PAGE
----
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Impact of geographical region on urinary metabolomic and plasma fatty acid profiles in subjects with the metabolic syndrome across Europe: the LIPGENE study

  • Marianne C. Walsh (a1), Gerard A. McLoughlin (a1), Helen M. Roche (a1) (a2), Jane F. Ferguson (a2), Christian A. Drevon (a3), Wim H. M. Saris (a4), Julie A. Lovegrove (a5), Ulf Risérus (a6), José López-Miranda (a7), Catherine Defoort (a8), Beata Kieć-Wilk (a9), Lorraine Brennan (a1) and Michael J. Gibney (a1)...

Abstract

The application of metabolomics in multi-centre studies is increasing. The aim of the present study was to assess the effects of geographical location on the metabolic profiles of individuals with the metabolic syndrome. Blood and urine samples were collected from 219 adults from seven European centres participating in the LIPGENE project (Diet, genomics and the metabolic syndrome: an integrated nutrition, agro-food, social and economic analysis). Nutrient intakes, BMI, waist:hip ratio, blood pressure, and plasma glucose, insulin and blood lipid levels were assessed. Plasma fatty acid levels and urine were assessed using a metabolomic technique. The separation of three European geographical groups (NW, northwest; NE, northeast; SW, southwest) was identified using partial least-squares discriminant analysis models for urine (R 2 X: 0·33, Q 2: 0·39) and plasma fatty acid (R 2 X: 0·32, Q 2: 0·60) data. The NW group was characterised by higher levels of urinary hippurate and N-methylnicotinate. The NE group was characterised by higher levels of urinary creatine and citrate and plasma EPA (20 : 5 n-3). The SW group was characterised by higher levels of urinary trimethylamine oxide and lower levels of plasma EPA. The indicators of metabolic health appeared to be consistent across the groups. The SW group had higher intakes of total fat and MUFA compared with both the NW and NE groups (P≤ 0·001). The NE group had higher intakes of fibre and n-3 and n-6 fatty acids compared with both the NW and SW groups (all P< 0·001). It is likely that differences in dietary intakes contributed to the separation of the three groups. Evaluation of geographical factors including diet should be considered in the interpretation of metabolomic data from multi-centre studies.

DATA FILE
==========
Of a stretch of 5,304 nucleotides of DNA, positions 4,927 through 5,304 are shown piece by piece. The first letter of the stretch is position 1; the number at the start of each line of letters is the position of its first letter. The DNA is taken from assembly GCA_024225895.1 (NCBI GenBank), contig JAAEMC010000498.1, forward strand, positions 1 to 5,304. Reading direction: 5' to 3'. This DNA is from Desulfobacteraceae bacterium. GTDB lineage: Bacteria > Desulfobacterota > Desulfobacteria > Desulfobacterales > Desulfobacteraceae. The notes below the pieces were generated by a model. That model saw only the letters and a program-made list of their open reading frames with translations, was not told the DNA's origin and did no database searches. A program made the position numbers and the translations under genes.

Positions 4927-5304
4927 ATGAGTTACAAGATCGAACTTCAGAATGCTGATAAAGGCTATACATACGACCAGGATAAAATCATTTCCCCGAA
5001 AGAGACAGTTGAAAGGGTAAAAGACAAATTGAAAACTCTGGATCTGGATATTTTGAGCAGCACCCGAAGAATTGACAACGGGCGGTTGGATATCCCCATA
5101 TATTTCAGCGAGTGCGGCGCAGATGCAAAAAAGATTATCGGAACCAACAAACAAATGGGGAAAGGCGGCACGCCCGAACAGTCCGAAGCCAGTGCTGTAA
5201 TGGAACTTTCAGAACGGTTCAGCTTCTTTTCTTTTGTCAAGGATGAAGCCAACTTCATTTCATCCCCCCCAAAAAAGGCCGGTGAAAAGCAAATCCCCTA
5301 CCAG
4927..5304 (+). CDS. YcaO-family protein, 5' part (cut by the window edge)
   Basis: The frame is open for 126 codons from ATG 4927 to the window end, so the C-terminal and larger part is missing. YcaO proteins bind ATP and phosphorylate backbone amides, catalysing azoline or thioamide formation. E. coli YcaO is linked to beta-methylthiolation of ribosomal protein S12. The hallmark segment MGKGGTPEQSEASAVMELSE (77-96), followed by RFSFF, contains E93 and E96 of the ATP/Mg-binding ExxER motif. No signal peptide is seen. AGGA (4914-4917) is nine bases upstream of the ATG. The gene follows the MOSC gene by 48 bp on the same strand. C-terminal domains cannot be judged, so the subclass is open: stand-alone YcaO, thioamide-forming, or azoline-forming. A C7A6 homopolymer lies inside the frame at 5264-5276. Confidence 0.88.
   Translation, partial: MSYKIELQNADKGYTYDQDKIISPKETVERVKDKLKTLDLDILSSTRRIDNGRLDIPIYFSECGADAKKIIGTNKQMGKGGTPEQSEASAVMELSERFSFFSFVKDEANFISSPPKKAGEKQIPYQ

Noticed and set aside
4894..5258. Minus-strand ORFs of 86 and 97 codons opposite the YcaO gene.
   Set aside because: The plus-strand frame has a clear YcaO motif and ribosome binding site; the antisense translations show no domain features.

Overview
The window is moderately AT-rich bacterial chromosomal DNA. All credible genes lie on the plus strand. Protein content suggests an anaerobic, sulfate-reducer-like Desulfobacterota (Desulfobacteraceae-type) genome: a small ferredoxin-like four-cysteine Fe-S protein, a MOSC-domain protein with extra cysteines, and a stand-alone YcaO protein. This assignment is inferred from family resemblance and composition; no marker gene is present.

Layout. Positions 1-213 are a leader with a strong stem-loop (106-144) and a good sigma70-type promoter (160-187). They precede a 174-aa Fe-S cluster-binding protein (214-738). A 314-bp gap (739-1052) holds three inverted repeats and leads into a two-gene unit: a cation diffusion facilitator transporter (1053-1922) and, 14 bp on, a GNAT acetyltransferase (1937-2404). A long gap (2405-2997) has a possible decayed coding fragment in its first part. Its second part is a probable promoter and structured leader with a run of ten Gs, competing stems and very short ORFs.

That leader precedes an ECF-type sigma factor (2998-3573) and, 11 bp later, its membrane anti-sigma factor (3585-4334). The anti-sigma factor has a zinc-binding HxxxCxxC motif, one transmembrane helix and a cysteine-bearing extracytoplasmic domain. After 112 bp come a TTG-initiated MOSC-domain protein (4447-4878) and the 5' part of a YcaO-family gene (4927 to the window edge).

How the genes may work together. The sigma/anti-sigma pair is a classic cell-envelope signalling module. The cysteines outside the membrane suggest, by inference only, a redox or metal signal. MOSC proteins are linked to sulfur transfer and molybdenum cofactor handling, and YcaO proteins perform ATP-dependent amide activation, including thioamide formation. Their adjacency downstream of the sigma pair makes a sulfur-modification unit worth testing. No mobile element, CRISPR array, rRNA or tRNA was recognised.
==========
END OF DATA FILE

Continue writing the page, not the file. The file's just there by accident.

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Corresponding author

* Corresponding author: L. Brennan, fax +353 1 716 1147, email lorraine.brennan@ucd.ie

References

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British Journal of Nutrition
  • ISSN: 0007-1145
  • EISSN: 1475-2662
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